>As I have never been to this debates or stuff, I have to ask what is a source and what is not considered a source?
A source is anything from which you learned some information. Anyone and anything can be a source, a man on the subway, the back of a cereal box, graffiti in a toilet, and so on. What is important is determining which sources are reliable and which aren't, in other words, which information can you trust and which information can you discard.
>Is Wikipedia a source? Is a newspaper a source? Is Buzzfeed a source? Is Marxists.org a source?
Yes to all.
>How do people of all political opinions agree on what is considered a trustworthy source or not?
There are many ways you can determine whether a source is trustworthy, by comparing it to other sources, by analysing the methodology of the source, by using critical thinking, even by looking into the author's motives, etc. For example, historical events have to be pieced together from various contemporary historians. The more contemporary historians write about an event, the more likely it is to have occurred. There's debate about whether Jesus Christ existed as a historical figure, and if he did, what was he like. There are only one or two contemporary historians that mention someone who could be Jesus Christ, but then there are many others from that area and time period who don't, yet we'd expect that if miracles and extraordinary things happened, those who lived at the time would write about it. So some people believe Jesus existed because of the existing historical evidence, and others don't because of a lack of historical evidence.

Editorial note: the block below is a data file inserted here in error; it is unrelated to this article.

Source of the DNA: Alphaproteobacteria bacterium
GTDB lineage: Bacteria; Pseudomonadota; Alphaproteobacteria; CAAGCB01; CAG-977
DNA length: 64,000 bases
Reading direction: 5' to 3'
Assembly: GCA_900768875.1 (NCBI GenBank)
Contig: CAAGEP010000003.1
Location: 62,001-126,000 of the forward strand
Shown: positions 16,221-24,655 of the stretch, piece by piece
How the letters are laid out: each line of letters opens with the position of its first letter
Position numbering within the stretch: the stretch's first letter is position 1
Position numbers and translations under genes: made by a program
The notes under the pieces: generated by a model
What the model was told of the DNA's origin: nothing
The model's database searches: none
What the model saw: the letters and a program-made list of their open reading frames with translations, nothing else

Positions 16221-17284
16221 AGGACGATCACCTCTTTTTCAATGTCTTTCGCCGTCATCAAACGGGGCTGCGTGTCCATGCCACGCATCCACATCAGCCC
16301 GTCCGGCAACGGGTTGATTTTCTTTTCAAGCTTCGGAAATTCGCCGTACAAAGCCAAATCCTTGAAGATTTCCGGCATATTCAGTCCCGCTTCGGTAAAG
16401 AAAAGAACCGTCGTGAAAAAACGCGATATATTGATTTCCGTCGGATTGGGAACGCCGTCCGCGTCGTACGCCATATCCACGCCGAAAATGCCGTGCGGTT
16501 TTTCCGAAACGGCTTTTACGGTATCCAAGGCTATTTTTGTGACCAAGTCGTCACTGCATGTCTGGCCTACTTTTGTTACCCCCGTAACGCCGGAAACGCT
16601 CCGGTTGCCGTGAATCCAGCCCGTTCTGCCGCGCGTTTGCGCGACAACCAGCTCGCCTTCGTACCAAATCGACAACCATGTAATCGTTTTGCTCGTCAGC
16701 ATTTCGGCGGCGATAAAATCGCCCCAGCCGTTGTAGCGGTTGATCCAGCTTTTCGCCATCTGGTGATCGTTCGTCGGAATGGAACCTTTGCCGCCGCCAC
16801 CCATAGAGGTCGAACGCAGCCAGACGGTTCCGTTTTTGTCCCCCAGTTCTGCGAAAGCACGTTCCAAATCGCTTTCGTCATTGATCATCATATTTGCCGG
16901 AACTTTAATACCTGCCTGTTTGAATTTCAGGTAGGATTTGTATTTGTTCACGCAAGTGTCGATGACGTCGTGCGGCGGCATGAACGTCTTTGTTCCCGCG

>On the internet you can find any webpage agreeing with you on whatever insane thing.
Another way, which isn't always reliable, but reliable enough when compared to "any webpage", is to look at the author's expertise. You'd trust a historian writing about history before you'd trust some random dude with a ifuckinglovehistory.blogspot.com webpage. Looking into the author, their previous works and (when talking about politics, economics or sociology/psychology) their political leanings, can also help you decide one source over another.
>So like how do you decide what can be considered a source in good faith????
The number one way though is to read both, and use critical thinking skills to make your mind up. But that requires a certain level of education and the ability to critically think, which can only be learned through practice, that is, reading reading reading.
Here's good practice for you: read Charles Murray's "The Bell Curve" (https://en.wikipedia.org/wiki/The_Bell_Curve)
and then read Stephen Jay Gould's "The Mismeasure of Man" (https://en.wikipedia.org/wiki/The_Mismeasure_of_Man).
The former is the famous thesis that human intelligence (IQ) is distributed in a population along a bell curve, while the latter is an answer to that book, showing that IQ isn't a thing that exists, but a constructed measure of how well you can do the examiners' tests. Stephen Gould answers to the claims in the Bell Curve by explaining his opponent's position, then arguing against it by citing conflicting studies, attacking the argumentation, the reasoning and premises, and so on.